With a crucial Brexit week ahead, Natalie Mauchline takes us through the major events for the week.
Meaningful Vote (at long last)
Although we have said it many times before, it is likely this will be the week which defines the Brexit process. It will be a crucial one for the Prime Minister as the House of Commons prepares to vote on the Withdrawal Agreement for the second time. Since MPs voted the deal down at the end of January, the Prime Minister has been attempting to get the Irish backstop altered to get the Brexiteers on side. However, it has emerged that no changes have been made and talks with the EU have ground to a standstill. As a result, Theresa May must now return to Westminster with no improvements to her deal and hope that MPs agree to it. As it stands, if the deal is voted down tomorrow, there will be a vote on Wednesday to decide if Britain should leave with a deal or not. If a no-deal option is rejected, MPs will then vote on Thursday to extend Article 50. The Prime Minister remains committed to leaving the EU on time and urged MPs to consider the repercussions if they vote down her deal, arguing that the UK “may never leave at all” if there’s a delay.
The Future of an Independence Referendum
With Brexit approaching its culmination, independence is returning to the forefront of Scottish politics. The SNP will table an amendment in Westminster and, if chosen by the Speaker, it will be voted on tomorrow night. The amendment will ask the UK Government for a second vote on independence, as Scotland should be able to “determine their own destiny” due to Scotland voting to remain in the EU. Though it is very likely this amendment will be defeated, it will not end the debate on independence. Last week, Nicola Sturgeon said she would not hold a referendum without the permission of Westminster. However, if permission never comes from the UK Government, where will this leave the independence movement? The SNP will likely set out fresh plans in the coming weeks as Brexit becomes clearer.
The Spring Statement
Phillip Hammond will also be giving his Spring Statement on Wednesday. The Scottish Government has expressed concern regarding the additional £140m that has been given to Northern Ireland on top of the previously-allocated £1bn. The SNP has accused the UK Government of allocating more funds as a result of the DUP confidence-and-supply agreement and depriving Scotland of its fair share. The Statement will address the prospects of poor economic growth and review the spending of the previous year. It is likely the tone of the statement will be affected by the Withdrawal Agreement vote. If the deal is rejected, the Chancellor will likely emphasise the damage that could be done by a no-deal Brexit to ensure MPs reject that eventuality in the vote that evening.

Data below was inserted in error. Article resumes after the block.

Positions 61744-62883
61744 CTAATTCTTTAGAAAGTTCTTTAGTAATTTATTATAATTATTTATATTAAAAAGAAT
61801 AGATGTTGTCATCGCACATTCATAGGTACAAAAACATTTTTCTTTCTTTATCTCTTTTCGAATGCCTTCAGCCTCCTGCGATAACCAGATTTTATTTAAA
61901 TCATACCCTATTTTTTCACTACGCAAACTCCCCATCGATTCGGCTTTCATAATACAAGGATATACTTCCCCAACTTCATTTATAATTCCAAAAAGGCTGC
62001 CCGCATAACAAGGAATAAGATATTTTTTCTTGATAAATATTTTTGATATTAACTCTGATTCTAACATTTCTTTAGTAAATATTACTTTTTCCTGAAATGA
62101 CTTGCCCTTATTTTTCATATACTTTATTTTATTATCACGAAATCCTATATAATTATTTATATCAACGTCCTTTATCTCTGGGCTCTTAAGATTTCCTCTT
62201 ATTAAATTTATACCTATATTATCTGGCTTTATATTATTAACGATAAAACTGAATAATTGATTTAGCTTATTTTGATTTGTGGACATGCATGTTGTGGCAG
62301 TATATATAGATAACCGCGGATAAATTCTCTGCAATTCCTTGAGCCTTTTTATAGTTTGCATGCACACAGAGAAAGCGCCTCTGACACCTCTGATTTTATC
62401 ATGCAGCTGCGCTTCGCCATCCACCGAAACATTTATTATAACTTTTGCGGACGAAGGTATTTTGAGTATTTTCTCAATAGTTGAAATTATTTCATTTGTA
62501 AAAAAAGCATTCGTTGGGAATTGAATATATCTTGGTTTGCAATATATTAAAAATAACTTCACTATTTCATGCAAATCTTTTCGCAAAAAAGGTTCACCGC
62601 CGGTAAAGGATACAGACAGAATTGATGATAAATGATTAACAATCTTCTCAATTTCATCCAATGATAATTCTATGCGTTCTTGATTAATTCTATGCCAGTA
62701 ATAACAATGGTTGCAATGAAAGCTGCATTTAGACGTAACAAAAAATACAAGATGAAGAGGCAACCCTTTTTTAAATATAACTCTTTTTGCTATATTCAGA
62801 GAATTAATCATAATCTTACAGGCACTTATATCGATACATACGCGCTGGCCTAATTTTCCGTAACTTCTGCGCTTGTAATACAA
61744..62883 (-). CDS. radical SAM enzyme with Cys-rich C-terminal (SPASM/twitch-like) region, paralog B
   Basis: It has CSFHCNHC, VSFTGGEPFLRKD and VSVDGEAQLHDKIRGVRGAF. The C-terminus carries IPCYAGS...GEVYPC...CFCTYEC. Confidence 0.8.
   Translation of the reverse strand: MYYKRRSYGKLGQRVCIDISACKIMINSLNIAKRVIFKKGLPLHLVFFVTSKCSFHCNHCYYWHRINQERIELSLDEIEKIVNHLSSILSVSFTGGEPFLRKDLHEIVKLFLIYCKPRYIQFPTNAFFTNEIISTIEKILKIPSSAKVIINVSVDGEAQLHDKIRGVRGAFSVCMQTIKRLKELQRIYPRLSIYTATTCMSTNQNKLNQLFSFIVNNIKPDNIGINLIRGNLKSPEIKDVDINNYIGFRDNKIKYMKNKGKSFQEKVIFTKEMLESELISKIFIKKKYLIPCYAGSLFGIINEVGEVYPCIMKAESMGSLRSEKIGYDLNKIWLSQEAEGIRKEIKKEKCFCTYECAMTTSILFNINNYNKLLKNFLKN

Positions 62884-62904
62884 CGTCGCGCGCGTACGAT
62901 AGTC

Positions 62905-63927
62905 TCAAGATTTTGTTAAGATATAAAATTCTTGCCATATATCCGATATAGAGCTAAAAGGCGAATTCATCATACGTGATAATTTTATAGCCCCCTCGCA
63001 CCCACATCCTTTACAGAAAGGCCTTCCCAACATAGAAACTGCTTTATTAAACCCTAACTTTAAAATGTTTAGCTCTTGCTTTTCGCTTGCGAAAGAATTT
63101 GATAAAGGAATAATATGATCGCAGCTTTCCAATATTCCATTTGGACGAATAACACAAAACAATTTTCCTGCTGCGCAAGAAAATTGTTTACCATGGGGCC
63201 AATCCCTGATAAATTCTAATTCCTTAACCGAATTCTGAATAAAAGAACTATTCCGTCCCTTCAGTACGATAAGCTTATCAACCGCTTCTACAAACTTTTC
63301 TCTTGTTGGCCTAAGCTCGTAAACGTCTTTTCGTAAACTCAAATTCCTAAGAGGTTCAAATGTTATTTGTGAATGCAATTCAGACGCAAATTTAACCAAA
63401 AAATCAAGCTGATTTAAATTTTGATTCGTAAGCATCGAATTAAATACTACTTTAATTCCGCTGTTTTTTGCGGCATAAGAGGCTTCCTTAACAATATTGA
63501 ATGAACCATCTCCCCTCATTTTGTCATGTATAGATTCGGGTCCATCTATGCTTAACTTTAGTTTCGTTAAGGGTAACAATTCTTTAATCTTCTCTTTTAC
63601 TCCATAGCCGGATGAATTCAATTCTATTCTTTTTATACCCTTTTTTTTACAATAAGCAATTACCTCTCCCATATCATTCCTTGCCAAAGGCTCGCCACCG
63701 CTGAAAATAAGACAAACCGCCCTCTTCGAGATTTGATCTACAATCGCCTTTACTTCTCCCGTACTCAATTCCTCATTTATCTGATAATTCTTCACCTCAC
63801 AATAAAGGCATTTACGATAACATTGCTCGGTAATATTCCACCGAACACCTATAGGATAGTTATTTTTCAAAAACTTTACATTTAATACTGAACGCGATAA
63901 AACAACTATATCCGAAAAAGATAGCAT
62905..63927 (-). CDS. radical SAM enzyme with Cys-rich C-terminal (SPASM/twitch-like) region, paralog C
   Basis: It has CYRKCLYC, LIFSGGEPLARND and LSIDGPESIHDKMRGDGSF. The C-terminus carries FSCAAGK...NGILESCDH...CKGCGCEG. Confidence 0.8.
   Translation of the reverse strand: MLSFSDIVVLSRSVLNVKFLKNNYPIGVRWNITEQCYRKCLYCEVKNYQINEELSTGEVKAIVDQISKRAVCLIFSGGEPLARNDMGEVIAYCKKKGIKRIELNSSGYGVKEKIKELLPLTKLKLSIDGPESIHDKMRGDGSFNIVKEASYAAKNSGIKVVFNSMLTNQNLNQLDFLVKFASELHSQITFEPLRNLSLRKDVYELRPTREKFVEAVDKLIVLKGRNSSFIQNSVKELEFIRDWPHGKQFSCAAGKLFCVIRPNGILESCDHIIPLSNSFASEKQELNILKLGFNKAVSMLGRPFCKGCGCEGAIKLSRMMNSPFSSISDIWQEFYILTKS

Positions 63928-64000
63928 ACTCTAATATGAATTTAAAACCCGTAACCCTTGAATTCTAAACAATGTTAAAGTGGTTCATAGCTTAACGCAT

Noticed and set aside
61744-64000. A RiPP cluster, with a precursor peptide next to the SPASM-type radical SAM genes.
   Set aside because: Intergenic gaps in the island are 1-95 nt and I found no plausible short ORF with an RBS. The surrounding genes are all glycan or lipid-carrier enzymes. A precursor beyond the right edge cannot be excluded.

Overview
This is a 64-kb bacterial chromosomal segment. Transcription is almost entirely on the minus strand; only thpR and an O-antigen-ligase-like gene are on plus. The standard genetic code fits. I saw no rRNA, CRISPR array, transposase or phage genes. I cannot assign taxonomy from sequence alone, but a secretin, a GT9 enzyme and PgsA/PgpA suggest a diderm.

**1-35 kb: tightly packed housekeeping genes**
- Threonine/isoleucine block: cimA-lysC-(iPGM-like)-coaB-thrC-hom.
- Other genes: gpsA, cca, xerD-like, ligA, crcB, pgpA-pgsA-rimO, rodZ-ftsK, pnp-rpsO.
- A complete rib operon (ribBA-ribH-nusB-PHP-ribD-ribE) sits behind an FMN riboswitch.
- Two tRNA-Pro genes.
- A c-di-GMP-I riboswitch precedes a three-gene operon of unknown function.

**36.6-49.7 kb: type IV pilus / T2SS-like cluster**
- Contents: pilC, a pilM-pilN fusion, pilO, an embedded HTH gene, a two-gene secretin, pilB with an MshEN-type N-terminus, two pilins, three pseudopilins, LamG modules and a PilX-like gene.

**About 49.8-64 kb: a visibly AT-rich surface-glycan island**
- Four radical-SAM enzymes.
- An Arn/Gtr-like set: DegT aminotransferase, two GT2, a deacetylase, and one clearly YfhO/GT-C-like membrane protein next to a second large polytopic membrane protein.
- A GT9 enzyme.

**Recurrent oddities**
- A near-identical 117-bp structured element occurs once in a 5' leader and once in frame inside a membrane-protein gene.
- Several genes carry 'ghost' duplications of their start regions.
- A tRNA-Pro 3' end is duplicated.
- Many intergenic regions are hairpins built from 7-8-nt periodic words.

Brexit Discussions Continue in Holyrood
Brexit will continue to dominate the agenda at Holyrood, with ministerial statements on the future of Scottish fisheries and the impact on Scottish higher education. Although the Scottish Fishermen’s Federation has been vocally in favour of Brexit, many Scottish fisherman have begun to express misgivings. Post-Brexit fishing arrangements have not yet been negotiated but any trade barriers could severely damage the industry. Universities have also expressed concern regarding the student visa plan for EU students, as the Home Office’s arrangement would allow EU students to temporarily remain in the UK for three years. However, as Scottish degrees often take four years, concern is growing that this arrangement could make Scotland far less attractive for EU students and staff.
Committees discuss Wildlife Crime and City Region Deals
The Environment, Climate Change & Land Reform Committee will continue its inquiry into wildlife crime in Scotland, with witnesses from Police Scotland, the Scottish SPCA and the Crown Office and Procurator Fiscal. Although wildlife crime priority areas are set at the UK level, there have been growing calls for protections of certain endangered Scottish wildlife. Recently, Mark Ruskell raised concerns regarding the protection of Scottish beavers, to which the Scottish Government agreed to strengthen protections. The Local Government & Communities Committee will continue to discuss the formation of City Region Deals, which are made between the Scottish, UK and local governments to improve long-term economic performances of regions. Evidence will be heard from local authorities including Clackmannashire Council, Stirling Council and Scottish Borders Council.